AIA Endorses First Global CO2 Standard To Reduce Aircraft Emissions
February 9, 2016
Arlington, Va. — The Aerospace Industries Association welcomes the ambitious new CO2 emissions standard for commercial airplanes proposed by the International Civil Aviation Organization (ICAO) Committee on Aviation Environmental Protection February 8, 2016, in Montreal, Canada. The agreement on the ICAO “CO2 Standard” is the result of work by a task force of experts from governments and observers and will be endorsed by the ICAO Council later this year.
“This is a historic accomplishment resulting from six years of committed effort by manufacturers, operators, governments and non-governmental organizations across the globe,” said AIA President and CEO David F. Melcher. “This agreement will further solidify our strong record of fuel efficiency and focus on the environment and we urge full adoption by the U.S. government.”
“The goal of this certification standard is to reduce CO2 emissions from aviation by encouraging the integration of fuel efficient technologies into aircraft design and development, and is part of a broader set of actions aimed at tackling aviation’s climate change impact,” said AIA Director of Environmental Policy Leslie Riegle. “This includes improvements in flight operations, deployment of biofuels and the reduction of noise and other emissions, together with the development of a global market-based measure for aviation to be agreed at the ICAO General Assembly in October 2016.”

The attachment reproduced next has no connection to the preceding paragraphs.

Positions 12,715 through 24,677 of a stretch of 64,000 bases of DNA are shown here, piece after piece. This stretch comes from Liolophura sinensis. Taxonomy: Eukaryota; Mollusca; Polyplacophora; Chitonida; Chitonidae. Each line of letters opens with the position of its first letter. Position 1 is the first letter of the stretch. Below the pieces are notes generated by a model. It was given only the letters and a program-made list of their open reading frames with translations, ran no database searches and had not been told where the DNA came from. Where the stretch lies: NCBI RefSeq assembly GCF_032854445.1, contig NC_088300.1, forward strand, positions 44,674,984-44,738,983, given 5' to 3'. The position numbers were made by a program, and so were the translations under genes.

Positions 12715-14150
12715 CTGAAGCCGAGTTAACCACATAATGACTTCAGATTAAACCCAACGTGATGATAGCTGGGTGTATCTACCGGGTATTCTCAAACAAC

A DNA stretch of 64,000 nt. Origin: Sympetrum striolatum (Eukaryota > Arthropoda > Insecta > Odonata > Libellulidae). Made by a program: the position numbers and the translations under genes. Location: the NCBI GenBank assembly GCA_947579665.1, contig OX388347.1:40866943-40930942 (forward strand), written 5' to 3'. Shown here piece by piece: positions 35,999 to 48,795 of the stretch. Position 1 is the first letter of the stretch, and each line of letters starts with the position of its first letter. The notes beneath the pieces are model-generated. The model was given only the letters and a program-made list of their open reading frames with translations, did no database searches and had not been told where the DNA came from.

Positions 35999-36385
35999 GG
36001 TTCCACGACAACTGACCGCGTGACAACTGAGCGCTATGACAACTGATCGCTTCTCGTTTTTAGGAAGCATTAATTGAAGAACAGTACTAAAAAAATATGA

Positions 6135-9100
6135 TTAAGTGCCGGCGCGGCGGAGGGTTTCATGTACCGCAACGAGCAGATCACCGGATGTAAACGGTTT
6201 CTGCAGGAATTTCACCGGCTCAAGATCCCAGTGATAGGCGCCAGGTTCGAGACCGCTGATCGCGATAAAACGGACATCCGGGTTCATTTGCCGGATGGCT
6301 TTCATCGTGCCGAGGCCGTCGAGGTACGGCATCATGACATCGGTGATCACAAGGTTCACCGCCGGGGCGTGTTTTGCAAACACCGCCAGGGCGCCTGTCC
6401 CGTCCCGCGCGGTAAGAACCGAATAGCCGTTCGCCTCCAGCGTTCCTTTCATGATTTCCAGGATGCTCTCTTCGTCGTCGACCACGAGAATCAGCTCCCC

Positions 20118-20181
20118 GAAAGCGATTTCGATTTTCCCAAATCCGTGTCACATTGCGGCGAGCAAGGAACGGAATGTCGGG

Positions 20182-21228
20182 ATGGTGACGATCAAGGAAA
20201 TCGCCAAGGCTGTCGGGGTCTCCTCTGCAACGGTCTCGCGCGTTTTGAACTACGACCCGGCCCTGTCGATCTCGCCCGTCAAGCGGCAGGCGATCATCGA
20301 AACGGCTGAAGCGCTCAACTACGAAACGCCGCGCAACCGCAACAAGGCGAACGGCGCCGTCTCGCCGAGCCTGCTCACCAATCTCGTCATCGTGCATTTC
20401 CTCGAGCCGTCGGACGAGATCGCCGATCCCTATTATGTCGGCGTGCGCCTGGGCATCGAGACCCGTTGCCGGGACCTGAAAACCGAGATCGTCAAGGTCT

The new standard will apply to all new civil aircraft designs launched after 2020, with a three-year delay for aircraft with fewer than 20 seats; and to in-production aircraft from 2023 onwards. There would be a production cut-off for noncompliant aircraft in 2028. The agreement guarantees that manufacturers will continue to design and develop aircraft that will meet this ambitious standard in the future.
“This builds on aviation’s long and consistent track record of continuous improvements in fuel efficiency,” Melcher said. “For example, today’s aircraft are more than 70 percent more efficient than the industry’s first commercial jets.”
After final agreement at the ICAO Council meeting in fall of 2016, the U.S. government will have to finalize its rulemaking on these emissions. The agreement at ICAO should be adopted in its entirety by the United States in order to avoid introducing market distortions across the global industry.
New aircraft technologies are one important pillar of an assortment of measures that the aerospace industry and governments are using to reduce aviation CO2 emissions. This agreement will support ongoing industry commitments including a 1.5 percent annual fleet fuel efficiency improvement, carbon neutral growth from 2020 and halving CO2 emissions relative to 2005 by 2050.
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